Robert Goffin

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Robert Goffin
Robert Goffin with Benny Carter, Louis Armstrong and Leonard Feather in 1942
Robert Goffin with Benny Carter, Louis Armstrong and Leonard Feather in 1942
Born (1898-05-21)21 May 1898
Ohain, Belgium
Died 27 June 1984(1984-06-27) (aged 86)
Genval, Belgium
Nationality Belgium

Robert Goffin (21 May 1898 – 27 June 1984) was a Belgian lawyer, author, and poet, credited with writing the first "serious" book on jazz, Aux Frontières du Jazz in 1932.[1][2]

Life[edit]

Robert Goffin was born in Ohain, Belgium in 1898. His mother was unmarried, and his pharmacist grandfather supported them. In 1916, Goffin completed his humanities study at the Athenaeum of Saint-Gilles where Paul Delvaux was his classmate.[3] Two years later, he published his first collection of poetry, Rosaire des soirs (Evening Rosary), while he was studying law at the Free University of Brussels (now split into the Université Libre de Bruxelles and the Vrije Universiteit Brussel).

By 1923, he was a lawyer at the Court of Appeal of Brussels, and in 1928, he married Suzanne Lagrange. During this period, his focus shifted to the new American art form, jazz, and in 1932 he published what is considered the first serious book on the new genre, Aux Frontières du Jazz.[1]

He was active in the Belgian resistance against the nazis, whose invasion of his country he predicted twelve months in advance,[4] creating in 1939 the magazine Alert, in which he advocated the abandonment of the Belgian neutrality for an alliance with France. He had harsh polemics with Belgian fascist Léon Degrelle. He left Belgium for the United States at the outset during World War II, supporting himself through lectures and writing, including essays such as Jazz: from the Congo to the Metropolitan,[5] and novels set in German-occupied Belgium, including La colombe de la Gestapo ("the dove of the Gestapo") and The White Brigade (published in French as Passeports pour l'Audelà).

In 1942, he collaborated with Leonard Feather to teach what is considered the first course ever on jazz history and analysis, held at the New School for Social Research in New York City.[6]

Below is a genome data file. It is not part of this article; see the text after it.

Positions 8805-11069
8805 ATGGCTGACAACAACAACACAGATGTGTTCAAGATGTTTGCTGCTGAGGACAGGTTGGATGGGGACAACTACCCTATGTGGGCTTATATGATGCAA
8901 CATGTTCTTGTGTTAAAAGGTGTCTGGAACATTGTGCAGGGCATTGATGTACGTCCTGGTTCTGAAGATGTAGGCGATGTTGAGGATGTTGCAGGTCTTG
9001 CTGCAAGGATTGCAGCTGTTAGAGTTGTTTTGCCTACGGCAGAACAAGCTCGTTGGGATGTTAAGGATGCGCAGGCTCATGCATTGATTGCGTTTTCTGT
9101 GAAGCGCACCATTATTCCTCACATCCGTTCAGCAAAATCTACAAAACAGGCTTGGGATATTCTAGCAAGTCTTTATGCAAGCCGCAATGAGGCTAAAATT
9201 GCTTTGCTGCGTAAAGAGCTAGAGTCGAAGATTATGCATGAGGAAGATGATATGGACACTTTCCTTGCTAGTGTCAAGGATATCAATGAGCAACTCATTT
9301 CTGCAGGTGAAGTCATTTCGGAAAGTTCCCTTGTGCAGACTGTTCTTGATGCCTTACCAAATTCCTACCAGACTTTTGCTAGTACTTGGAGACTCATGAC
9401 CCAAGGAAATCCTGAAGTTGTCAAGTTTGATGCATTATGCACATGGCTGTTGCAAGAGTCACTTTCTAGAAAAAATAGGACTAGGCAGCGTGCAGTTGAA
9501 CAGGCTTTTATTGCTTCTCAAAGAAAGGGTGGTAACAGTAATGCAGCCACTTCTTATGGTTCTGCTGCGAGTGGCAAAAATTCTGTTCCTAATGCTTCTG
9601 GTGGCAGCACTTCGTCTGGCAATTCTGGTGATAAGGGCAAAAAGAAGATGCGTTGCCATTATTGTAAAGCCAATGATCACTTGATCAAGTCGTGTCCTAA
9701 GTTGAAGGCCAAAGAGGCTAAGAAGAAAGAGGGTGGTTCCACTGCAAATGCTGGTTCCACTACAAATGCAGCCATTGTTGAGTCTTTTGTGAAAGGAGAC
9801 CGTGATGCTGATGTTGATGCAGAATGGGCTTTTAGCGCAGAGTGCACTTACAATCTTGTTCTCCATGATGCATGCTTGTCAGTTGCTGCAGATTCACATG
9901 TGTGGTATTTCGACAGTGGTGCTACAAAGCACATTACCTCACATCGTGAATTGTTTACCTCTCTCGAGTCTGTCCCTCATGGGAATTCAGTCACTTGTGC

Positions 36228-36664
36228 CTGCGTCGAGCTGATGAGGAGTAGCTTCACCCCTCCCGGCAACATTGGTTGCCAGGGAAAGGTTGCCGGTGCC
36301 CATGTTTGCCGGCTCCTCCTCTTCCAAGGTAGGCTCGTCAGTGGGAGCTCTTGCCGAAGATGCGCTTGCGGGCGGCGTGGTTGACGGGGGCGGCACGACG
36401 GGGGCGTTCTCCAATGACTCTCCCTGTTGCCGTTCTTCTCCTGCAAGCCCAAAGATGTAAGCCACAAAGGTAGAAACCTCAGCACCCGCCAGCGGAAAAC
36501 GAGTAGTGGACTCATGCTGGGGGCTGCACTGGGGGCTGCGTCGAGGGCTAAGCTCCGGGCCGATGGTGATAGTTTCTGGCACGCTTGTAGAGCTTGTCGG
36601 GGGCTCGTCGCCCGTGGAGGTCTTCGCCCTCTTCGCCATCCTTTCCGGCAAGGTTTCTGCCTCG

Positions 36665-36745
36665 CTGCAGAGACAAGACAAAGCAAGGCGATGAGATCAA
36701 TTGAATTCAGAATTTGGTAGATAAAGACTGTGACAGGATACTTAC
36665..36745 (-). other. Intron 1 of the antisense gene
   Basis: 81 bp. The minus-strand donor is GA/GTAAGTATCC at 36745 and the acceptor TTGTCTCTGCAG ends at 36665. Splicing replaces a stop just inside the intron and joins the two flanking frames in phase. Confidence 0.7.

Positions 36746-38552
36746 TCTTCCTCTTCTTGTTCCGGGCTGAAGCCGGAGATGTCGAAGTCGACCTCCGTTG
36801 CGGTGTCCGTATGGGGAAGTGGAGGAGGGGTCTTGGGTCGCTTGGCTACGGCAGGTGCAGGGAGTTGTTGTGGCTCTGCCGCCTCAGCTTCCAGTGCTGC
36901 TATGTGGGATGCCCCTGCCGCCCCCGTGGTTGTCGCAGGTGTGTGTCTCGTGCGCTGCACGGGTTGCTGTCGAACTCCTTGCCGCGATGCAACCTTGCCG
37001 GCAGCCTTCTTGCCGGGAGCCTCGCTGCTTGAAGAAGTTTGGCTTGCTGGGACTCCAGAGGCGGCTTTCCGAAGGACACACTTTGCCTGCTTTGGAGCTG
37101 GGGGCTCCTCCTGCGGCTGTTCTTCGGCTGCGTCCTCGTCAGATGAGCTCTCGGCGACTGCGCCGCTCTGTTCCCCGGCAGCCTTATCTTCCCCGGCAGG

After the war, he returned to Belgium to again take up his legal activities at the Court of Appeal of Brussels. In 1952, he joined the Royal Academy of French Language and Literature, becoming director in 1971, and director of the Belgian Pen Club in 1956. His wife Suzanne died in 1965 and in the late 1970s, Goffin began a life of semi-retirement on the shores of Lake Genval, dying in 1984.[3]

Selected works[edit]

  • "The Best Negro Jazz Orchestra", 1934, printed in Negro, Nancy Cunard, ed.
  • Was Leopold a traitor?: The story of Belgium's eighteen tragic days, 1941.
  • Patrie de la poésie, 1945.
  • Histoire du jazz, 1945.
  • The White Brigade, 1945.
  • La Nouvelle-orleans, Capitale Du Jazz, 1945.
  • Jazz from the Congo to the Metropolitan, 1945.
  • Horn of Plenty: The Story of Louis Armstrong, originally published as Louis Armstrong, le roi du jazz ("the king of jazz"), 1947.
  • Le roi du Colorado ("The king of Colorado"), 1958.

Excerpt[edit]

From the Best Negro Jazz Orchestra:

"I consider Duke Ellington as the most extraordinary phenomenon in the whole development of jazz. He took wing in a first period of enthusiasm, in common with other executants, for the undiluted spirits of "hot"; these early performers played in a kind of inspired trance, they were accumulators of musical energy and transmitted the flow of syncopation without comment."[7]

Notes[edit]

  1. ^ a b Epperson.
  2. ^ Gale.
  3. ^ a b Libens.
  4. ^ Ray Sonin Preface to: Robert Goffin Jazz Musicians Press, 1946
  5. ^ Jazz Musicians Press, 1946
  6. ^ Brown, p. 200.
  7. ^ Goffin (1934).

References[edit]